Denial and Splitting of the Ego

Dissociation is an archaic defense attempt when faced with a power with which one cannot cope. This disintegration of the Ego allows the return of a "déjà vu". The Superego calls one to see oneself as an infant, as one who does not speak, thus causing a feeling of “disturbing strangeness”.

Faced with the imperative need to believe in the responsibility of Bashar Assad, the individual must suspend contrary information and treat it as if it did not exist. He proceeds to a denial of all that is different, then couched in the regressive position, that of the umbilical union with the mother, a stage preceding language, before the appearance of the function of the father. [13]

The denial of the contradiction between a thing and its opposite, the responsibility of the Syrian government and the use of chemical weapons by the rebels, is the act of denying the reality of perception seen as dangerous because the individual would then have to face the omniscience displayed by the powers that be. To contain the anxiety produced by the “disturbing strangeness", the subject is forced to juxtapose two opposing and parallel ways of reasoning. The individual then has two incompatible unlinked visions. The denial of the opposition between these two elements removes any confliction; because there coexists within oneself two opposing statements that are juxtaposed without influencing each other. This denial rests on what psychoanalysis calls the "splitting of the ego."

The cleavage gives one the opportunity to live on two different levels, placing side by side, on the one hand, "knowledge", the use of sarin gas by the rebels, and on the other hand a dodging of confrontation with a suspension of information. This is to prevent any struggle, any symbolism in order to enjoy the full omnipotence of the powers that be. In the absence of a perceived lack in what one is told, one finds oneself beneath the conflict in an annulment of any judgment.

Orwell has also highlighted this procedure in his definition of "doublethink." It consists in the following: "to hold simultaneously two opinions which cancel each other out, knowing them to be contradictory and believing in both of them," while being able to forget, « whatever it was necessary to forget, then to draw it back into memory again at the moment when it was needed ». Then one must forget, ie: "consciously to induce unconsciousness, and then, once again, to become unconscious of the act of hypnosis you have just performed." [14] .

Cleavage is recurrent in the speech surrounding the war in Syria. Things here are regularly affirmed, at the same time as that which contradicts them without a relationship being established between the different enunciations. Contrary to statements by Carla Del Ponte, Washington would first have arrived, "with varying degrees of certainty," at the conclusion that the Syrian government forces had used sarin gas against their own people. However, Barack Obama, at the same time, said the United States didn’t know " how [these weapons] were used, when they were used or who used them" [15]. The operation places the subject in fragmentation, unable to react to the nonsense of what is said and shown. One cannot cope with a certainty that is claimed in the absence of evidence.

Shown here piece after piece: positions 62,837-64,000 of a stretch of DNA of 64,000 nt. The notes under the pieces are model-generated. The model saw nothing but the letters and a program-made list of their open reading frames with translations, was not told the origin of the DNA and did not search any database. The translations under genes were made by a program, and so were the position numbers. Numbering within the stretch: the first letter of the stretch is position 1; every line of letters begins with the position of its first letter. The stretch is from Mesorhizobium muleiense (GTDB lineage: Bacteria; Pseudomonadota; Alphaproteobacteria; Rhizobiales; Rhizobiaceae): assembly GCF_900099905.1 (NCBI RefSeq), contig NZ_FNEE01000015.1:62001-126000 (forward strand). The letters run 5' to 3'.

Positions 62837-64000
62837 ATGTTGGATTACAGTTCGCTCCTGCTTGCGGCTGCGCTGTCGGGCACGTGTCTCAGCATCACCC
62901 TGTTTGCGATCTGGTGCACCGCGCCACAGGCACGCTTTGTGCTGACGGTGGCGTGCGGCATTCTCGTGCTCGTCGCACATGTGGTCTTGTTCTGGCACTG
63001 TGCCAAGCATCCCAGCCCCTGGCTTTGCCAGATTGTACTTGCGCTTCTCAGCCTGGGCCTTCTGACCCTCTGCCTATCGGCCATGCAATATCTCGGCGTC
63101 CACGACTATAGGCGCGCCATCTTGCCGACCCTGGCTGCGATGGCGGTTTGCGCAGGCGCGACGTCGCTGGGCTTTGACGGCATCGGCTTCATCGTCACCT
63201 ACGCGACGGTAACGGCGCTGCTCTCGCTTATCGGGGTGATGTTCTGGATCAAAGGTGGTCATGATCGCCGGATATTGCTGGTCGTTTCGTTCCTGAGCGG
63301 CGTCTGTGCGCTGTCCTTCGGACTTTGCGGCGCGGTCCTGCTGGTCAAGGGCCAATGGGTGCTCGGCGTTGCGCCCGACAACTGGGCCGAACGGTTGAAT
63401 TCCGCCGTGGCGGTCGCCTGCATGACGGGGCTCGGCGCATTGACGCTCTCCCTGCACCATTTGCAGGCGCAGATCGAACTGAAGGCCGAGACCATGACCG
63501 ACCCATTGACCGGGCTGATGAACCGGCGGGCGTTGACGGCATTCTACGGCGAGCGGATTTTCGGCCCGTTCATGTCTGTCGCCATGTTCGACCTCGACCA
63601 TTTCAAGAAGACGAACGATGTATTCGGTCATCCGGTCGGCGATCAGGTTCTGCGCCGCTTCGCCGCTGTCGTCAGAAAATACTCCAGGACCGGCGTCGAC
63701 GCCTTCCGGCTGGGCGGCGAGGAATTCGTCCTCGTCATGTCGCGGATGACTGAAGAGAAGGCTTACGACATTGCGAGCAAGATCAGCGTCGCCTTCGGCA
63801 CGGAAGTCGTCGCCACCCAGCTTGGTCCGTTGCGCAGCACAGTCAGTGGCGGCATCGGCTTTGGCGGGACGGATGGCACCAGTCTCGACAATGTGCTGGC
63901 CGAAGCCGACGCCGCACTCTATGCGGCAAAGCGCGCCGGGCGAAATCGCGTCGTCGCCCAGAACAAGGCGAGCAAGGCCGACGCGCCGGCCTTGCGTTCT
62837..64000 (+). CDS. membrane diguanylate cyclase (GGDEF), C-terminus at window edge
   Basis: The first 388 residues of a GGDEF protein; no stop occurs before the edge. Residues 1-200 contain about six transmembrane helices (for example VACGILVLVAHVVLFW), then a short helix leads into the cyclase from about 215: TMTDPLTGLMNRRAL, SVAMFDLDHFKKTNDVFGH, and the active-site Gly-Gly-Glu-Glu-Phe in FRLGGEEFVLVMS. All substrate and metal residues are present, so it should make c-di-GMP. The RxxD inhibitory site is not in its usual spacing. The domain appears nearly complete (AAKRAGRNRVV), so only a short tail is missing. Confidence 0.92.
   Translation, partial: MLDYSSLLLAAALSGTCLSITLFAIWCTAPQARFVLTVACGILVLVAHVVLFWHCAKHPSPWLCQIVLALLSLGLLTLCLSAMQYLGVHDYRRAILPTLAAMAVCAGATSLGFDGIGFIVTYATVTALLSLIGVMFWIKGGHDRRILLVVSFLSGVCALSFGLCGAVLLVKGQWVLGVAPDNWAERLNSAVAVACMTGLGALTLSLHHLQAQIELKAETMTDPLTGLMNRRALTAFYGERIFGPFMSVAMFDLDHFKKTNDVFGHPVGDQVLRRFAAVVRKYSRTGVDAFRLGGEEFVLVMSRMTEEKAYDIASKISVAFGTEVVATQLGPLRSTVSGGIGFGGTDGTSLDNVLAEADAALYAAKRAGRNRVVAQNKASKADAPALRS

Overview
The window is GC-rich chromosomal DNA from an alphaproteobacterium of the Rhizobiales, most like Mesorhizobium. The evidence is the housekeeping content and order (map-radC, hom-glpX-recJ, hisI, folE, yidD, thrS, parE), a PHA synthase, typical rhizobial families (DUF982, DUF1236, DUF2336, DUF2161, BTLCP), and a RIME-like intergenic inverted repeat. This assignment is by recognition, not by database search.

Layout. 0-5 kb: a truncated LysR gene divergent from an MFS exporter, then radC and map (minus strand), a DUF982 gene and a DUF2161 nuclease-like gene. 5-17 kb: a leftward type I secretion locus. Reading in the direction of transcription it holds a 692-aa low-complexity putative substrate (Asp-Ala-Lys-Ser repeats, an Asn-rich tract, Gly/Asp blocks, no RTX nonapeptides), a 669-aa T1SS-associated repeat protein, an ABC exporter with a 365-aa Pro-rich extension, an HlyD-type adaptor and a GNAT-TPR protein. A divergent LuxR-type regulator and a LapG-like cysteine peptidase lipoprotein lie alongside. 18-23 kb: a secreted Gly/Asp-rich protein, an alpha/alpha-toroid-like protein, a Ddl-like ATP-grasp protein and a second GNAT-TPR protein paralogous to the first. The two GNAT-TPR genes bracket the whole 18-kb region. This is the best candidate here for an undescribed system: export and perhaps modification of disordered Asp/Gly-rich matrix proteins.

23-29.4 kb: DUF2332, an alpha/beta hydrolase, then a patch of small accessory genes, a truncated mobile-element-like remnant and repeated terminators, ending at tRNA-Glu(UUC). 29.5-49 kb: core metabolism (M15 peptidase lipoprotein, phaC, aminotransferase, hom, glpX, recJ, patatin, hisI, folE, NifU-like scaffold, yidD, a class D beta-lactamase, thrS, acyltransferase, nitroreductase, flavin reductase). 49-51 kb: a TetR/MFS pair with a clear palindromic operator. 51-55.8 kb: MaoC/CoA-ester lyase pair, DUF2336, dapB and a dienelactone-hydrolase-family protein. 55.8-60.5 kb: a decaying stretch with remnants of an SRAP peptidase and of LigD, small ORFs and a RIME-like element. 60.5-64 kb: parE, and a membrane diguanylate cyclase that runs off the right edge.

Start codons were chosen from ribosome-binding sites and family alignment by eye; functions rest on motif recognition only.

The logical reversal of language building becomes a manifestation of the power of the U.S. executive. It exhibits a capacity to overcome any language organisation and thus all symbolic order. The absurdity reclaimed by the statement is as a coup against the logical basis of language. It henceforth has a petrification effect on people and captivates them in psychosis.

[1] « Les rebelles syriens ont utilisé du gaz sarin, selon Carla Del Ponte », Le avec Reuters, 6 mai 2013.

[2] « Syrie : les États-Unis ont la "forte certitude" que Damas a eu recours à des armes chimiques », Le, 30 août 2013.

[3] « Tous les animaux sont égaux, mais certains animaux le sont plus que d’autres », Georges Orwell, in Animal Farm (La Ferme des animaux), 1945.

[4] Charles-Éric de Saint Germain, L’Avènement de la vérité Hegel, Kierkegaard, Heidegger, L’Harmattan 2003, p. 37.

[5] Dominique Temple, « Lacan et la réciprocité », 2008.

[6] Le « Tiers » est ce qui défusionne l’enfant de la mère, lui donnant ainsi accès au champ du langage et de la parole. Il permet l’assujettissement du sujet à un ordre symbolique.

[7] Jacques Lacan, « Fonction et champ de la parole et du langage en psychanalyse » - in : Écrits, Le Seuil, Paris, 1966.

[8] Houriya Abdellouahed, « La tactilité d’une parole. Le pervers et la substance », in Cliniques méditerranéennes N° 72, Érès , p.5.

[9] Op. Cit., p. 8.

[10] Unheimliche est un adjectif substantivé, formé à partir de deux termes : le préfixe Un, exprimant la privation et l’adjectif heimlich (familier). La traduction « l’inquiétante étrangeté », d’abord proposée par Marie Bonaparte, ne tient compte ni de la familiarité signifié par heimlich, ni de la négation marquée par le Un. Aussi d’autres traductions ont été proposées telle que « l’inquiétante familiarité ». Lire les remarques préliminaires de François Stirn à la traduction de Une inquiétante étrangeté, par Marie Bonaparte et E. Marty, Profil Textes Philosophiques, Philosophie, octobre 2008.

[11] Le partage en deux éléments séparés a pour conséquence « que l’un participe au savoir, aux sentiments et aux expériences de l’autre, de l’unification à une autre personne, de sorte que l’on ne sait plus à quoi s’en tenir quant au moi propre, ou qu’on met le moi étranger à la place du Moi propre —donc dédoublement du Moi, division du Moi, permutation du Moi— et enfin, le retour permanent du même », S. Freud, « Inquiétante étrangeté et clivage », in L’Inquiétante étrangeté et autres essais, Gallimard 1988, p. 236.

[12] Régine Detambel, Sigmund Freud, L’Inquiétante étrangeté, Gallimard 1988.

[13] « Inquiétante étrangeté et clivage ».

[14] « Retenir simultanément deux opinions qui s’annulent alors qu’on les sait contradictoires et croire à toutes deux... Oublier tout ce qu’il est nécessaire d’oublier, puis le rappeler à sa mémoire quand on en a besoin, pour l’oublier plus rapidement encore. Surtout, appliquer le même processus au processus lui-même. Là, était l’ultime subtilité. Persuader consciemment l’inconscient, puis devenir ensuite inconscient de l’acte d’hypnose que l’on vient de perpétrer. La compréhension même du mot « double pensée » impliquait l’emploi de la double pensée. », George Orwell, 1984, première partie, chapitre III, Gallimard Folio 1980, p.55.

[15] « Les rebelles syriens ont utilisé du gaz sarin, selon Carla Del Ponte », Op. Cit.